Police departments in Connecticut and around the country are facing a new challenge in their fight against illegal drugs. Vaporizer cartridges containing liquid infused with THC are becoming extremely popular among marijuana users because they are convenient and do not produce the odor associated with smoking the drug, but they have been linked to serious health problems and dozens of deaths. According to an investigation conducted by the Associated Press, law enforcement agencies in the United States have seized more than 510,000 THC vaporizer cartridges in just the last two years.
Police have also arrested at least 120 people for making, distributing and possessing THC vaporizer cartridges. Some of the THC cartridges available on the streets of Connecticut are brought into the state from parts of the country where marijuana has been legalized, but most are made in basements, backrooms and warehouses using chemicals that can cause severe health issues. On Oct. 24, police in Wisconsin raided a condominium that was allegedly being used to produce between 4,000 and 5,000 THC cartridges every day.
A study from the research firm BDS Analytics suggests that drug dealers and traffickers earn about $2.5 billion each year from distributing and selling THC cartridges. This figure is expected to grow in the years ahead. In addition to becoming a strain on law enforcement resources, the cartridges are burdening the nation’s hospitals. More than 2,000 marijuana users have developed lung diseases, and at least 47 have died because they vaporized the drug. Experts believe that substances used to thicken THC liquids may be to blame.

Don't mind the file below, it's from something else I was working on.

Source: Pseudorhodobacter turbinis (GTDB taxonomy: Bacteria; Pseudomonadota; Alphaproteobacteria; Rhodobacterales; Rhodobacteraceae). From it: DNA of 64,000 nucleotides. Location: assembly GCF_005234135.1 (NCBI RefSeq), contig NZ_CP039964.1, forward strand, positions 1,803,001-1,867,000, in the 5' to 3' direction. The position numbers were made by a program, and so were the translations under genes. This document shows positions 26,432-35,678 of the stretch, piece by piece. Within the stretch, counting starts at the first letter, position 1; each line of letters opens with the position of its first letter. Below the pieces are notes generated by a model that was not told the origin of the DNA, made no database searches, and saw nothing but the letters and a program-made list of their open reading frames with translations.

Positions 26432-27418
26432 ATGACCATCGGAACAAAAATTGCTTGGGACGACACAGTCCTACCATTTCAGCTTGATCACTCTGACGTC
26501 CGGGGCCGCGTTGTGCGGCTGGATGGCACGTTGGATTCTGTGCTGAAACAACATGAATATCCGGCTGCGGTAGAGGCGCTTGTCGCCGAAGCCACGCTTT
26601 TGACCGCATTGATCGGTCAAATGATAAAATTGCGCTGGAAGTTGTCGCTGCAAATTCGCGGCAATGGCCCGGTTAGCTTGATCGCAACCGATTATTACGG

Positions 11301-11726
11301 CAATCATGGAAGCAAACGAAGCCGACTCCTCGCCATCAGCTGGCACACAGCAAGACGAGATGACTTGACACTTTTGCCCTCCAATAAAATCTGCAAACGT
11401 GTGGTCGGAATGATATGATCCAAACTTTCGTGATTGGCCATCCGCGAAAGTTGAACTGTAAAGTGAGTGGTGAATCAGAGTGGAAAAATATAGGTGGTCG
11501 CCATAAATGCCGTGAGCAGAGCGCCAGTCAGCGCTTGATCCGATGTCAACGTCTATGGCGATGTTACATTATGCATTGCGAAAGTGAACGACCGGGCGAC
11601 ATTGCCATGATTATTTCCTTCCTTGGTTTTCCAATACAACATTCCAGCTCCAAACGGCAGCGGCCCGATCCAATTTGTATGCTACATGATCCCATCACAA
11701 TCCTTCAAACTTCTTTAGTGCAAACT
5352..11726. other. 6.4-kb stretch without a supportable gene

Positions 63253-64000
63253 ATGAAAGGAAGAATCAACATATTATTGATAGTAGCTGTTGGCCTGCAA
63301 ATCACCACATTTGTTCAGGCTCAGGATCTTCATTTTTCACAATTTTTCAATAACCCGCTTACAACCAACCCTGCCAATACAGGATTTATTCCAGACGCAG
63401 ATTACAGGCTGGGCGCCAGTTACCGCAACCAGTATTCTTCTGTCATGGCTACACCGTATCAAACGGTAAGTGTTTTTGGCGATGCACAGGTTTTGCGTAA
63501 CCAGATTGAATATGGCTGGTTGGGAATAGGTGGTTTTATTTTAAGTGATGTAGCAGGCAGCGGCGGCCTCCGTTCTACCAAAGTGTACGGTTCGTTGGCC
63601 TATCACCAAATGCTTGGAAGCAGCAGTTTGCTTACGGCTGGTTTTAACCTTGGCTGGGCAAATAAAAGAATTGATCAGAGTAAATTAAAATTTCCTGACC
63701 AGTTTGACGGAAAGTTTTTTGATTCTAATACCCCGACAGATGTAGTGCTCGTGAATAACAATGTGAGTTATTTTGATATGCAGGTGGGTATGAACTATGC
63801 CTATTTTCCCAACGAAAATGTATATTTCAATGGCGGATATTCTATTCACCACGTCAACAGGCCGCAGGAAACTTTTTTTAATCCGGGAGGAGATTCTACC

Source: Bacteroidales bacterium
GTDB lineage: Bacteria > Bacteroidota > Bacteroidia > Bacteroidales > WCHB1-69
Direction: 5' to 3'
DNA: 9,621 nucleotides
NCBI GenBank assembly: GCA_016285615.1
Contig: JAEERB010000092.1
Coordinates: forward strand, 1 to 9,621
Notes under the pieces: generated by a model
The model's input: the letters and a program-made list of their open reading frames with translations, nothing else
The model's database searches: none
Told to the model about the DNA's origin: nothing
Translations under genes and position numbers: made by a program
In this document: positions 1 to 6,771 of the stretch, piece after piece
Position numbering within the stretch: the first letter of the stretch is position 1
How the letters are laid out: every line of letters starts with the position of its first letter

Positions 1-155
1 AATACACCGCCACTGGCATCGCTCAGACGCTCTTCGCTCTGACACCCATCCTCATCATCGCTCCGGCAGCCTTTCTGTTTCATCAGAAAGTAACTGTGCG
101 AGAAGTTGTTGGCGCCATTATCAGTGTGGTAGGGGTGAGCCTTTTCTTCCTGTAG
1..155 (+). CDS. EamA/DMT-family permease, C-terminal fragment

Individuals charged with possessing or distributing THC cartridges are often taken into custody after police officers conduct warrantless searches. Such searches are only permitted when officers have probable cause to believe that criminal activity is ongoing. In such situations, experienced criminal defense attorneys may pay particularly close attention to the sequence of events to ascertain whether searches were supported by sufficient probable cause. When police could have acted improperly, attorneys may seek to have the drug charges against their clients dismissed.